Last week, the 9th Circuit Court of Appeals upheld the suspension of a high school football coach for praying on the field after football games. The court ruled that the school district did not violate the coach’s First Amendment rights when it suspended him for praying.
After each game, the coach would kneel at the 50 yard line and would pray. While he initially prayed by himself, football players began to join him, as did spectators. He would pray for player safety, sportsmanship, and spirited competition, and would often give motivational speeches. The school district claimed that these activities violated district policy that “staff shall neither encourage nor discourage a student from engaging in nondisruptive oral or silent prayer,” and therefore suspended him.
The coach sued the school district, claiming that the suspension violated his First Amendment right to freely exercise his religious beliefs. He argued that his conduct did not encourage or discourage students from engaging in prayer because students joined him voluntarily without his encouragement and his prayers took place after the game, when his coaching duties had ended.
The court disagreed, holding that the district was right to fire the coach because he spoke as a public employee, and therefore his conduct could potentially be a violation of the Establishment Clause, which requires a separation between church and state. The court ruled that the coach was still acting in his capacity as a public employee because he had access to the field that members of the general public would not have, and because he was wearing school insignia when he prayed. The court held that any reasonable observer would find that the coach lead “an orchestrated session of faith.”
The court also held that the coach’s behavior could violate the separation of church and state because it might encourage students to engage in a particular religious belief. The court held that the coach’s prayer resulted in “subtle coercion” because “[i]f you are an athlete, you are impressionable, and you…want to please your coach to get more playing time, to shine.”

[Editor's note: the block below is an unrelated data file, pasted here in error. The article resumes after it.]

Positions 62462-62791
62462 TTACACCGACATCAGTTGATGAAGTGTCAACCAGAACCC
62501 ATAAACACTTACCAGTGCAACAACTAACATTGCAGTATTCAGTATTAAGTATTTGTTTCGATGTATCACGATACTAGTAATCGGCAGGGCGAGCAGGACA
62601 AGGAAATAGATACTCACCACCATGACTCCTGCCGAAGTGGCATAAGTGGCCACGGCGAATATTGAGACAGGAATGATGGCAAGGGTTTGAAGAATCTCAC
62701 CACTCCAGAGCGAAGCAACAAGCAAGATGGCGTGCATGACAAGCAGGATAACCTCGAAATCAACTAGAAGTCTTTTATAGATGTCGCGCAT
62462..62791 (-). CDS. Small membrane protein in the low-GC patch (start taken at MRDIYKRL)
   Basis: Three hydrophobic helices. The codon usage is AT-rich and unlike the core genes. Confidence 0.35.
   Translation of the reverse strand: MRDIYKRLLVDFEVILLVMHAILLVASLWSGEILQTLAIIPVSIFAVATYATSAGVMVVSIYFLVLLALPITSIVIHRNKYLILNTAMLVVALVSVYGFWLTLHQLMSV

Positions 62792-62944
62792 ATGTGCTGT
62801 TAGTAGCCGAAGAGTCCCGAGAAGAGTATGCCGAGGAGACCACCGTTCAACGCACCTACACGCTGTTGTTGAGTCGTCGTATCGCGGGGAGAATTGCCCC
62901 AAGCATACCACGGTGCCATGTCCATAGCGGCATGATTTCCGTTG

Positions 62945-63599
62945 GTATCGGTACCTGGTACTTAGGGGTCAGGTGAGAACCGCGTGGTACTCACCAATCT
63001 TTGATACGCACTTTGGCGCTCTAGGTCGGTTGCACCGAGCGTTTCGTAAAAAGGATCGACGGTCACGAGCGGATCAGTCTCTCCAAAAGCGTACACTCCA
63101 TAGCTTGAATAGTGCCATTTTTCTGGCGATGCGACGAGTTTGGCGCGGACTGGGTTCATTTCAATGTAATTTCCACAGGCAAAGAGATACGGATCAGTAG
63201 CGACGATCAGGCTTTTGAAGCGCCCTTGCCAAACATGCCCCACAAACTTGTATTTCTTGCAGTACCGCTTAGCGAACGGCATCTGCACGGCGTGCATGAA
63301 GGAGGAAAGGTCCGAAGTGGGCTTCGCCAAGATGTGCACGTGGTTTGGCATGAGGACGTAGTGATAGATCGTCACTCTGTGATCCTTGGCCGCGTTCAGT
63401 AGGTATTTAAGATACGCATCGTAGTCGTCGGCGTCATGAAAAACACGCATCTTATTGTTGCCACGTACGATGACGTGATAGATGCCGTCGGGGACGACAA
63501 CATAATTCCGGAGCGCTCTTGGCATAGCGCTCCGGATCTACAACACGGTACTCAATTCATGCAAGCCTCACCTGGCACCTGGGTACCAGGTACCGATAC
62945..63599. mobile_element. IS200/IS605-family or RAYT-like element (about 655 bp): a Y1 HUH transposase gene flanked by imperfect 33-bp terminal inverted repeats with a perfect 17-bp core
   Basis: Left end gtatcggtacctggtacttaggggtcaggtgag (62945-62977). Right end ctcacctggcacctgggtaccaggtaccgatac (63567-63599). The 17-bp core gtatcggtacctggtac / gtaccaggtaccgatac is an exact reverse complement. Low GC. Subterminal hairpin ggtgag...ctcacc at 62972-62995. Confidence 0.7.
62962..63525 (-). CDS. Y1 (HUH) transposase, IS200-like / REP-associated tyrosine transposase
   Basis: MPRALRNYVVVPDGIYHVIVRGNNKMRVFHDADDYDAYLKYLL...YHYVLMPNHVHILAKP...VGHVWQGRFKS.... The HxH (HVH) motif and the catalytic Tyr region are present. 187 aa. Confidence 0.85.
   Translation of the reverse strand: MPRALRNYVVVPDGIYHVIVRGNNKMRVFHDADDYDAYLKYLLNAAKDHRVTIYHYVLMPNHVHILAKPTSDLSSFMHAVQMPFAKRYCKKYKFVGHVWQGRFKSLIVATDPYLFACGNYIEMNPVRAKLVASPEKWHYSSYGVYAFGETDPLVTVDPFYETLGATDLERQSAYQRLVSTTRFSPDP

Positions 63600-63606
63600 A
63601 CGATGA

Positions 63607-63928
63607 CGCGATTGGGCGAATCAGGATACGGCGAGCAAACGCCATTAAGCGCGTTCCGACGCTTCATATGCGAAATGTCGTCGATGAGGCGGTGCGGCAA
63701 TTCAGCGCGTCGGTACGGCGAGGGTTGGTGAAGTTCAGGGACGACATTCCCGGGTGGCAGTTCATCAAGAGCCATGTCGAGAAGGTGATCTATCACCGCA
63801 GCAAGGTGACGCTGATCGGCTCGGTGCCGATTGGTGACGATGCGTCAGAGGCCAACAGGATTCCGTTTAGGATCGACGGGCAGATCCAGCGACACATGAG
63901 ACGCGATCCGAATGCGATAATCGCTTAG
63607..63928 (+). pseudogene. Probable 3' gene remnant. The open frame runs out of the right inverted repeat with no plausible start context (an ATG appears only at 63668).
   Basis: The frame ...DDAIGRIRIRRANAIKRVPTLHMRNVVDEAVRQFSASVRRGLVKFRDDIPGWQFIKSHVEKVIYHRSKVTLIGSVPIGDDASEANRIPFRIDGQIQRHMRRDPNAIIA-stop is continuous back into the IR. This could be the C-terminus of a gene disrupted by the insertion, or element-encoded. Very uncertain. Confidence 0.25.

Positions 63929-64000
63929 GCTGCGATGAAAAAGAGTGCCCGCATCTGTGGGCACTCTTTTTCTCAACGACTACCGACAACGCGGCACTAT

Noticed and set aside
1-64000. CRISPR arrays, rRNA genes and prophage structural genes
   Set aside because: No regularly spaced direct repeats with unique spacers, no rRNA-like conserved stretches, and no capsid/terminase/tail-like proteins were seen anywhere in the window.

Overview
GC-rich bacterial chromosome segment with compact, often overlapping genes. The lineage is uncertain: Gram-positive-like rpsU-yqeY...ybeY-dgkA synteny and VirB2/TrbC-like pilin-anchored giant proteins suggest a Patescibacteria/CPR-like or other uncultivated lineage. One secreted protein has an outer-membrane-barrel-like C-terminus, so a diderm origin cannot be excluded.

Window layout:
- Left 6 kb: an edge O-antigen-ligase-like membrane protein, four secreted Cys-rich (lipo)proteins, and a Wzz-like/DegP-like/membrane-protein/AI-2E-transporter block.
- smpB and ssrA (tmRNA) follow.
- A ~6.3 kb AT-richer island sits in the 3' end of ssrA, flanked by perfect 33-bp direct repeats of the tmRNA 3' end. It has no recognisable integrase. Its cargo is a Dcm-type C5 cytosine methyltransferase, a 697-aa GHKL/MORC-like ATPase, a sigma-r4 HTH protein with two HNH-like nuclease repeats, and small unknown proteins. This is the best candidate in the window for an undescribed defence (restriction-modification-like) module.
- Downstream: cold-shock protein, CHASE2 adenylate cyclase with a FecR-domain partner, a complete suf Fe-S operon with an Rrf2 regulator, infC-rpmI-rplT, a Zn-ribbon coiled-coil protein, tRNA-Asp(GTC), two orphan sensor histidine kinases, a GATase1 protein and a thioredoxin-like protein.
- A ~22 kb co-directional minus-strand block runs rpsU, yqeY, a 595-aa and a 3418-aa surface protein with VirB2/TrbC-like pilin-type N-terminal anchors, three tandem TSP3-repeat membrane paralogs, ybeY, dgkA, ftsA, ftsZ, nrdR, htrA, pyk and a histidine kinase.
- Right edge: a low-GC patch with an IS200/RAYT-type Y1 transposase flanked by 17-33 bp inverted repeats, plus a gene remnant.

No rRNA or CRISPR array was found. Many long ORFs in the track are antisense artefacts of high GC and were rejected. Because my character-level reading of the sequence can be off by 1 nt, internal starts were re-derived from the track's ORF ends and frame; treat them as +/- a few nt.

The coach also argued that the school district violated his right to free speech by suspending him. Public employers cannot fire an employee for his or her speech if that employee: 1) speaks on a matter of public concern, 2) speaks as a private citizen rather than a public employee, and 3) the employee’s speech does not violate his or her job duties.
As noted above, the court disagreed with the coach’s argument that he was acting as a private citizen when he prayed. It also disagreed with the coach’s argument that he was not violating his job duties. Those job duties included “becoming a coach, mentor, and role model for student athletes” and included a requirement to create both good athletes and good human beings, duties which the coach argued he had fulfilled. The court, however, found that his behavior violated district policy by encouraging students to engage in prayer. As a result, his suspension did not violate his First Amendment right to freedom of speech.
Public sector employers face a far more difficult challenge than private sector employers in regulating employee behavior because they are bound by the Constitution. Firing an employee for things that he or she has said or activities that the employee says were motivated by religion can put the government at risk of a lawsuit. Before wading into these matters, public employers would be wise to consult with an attorney.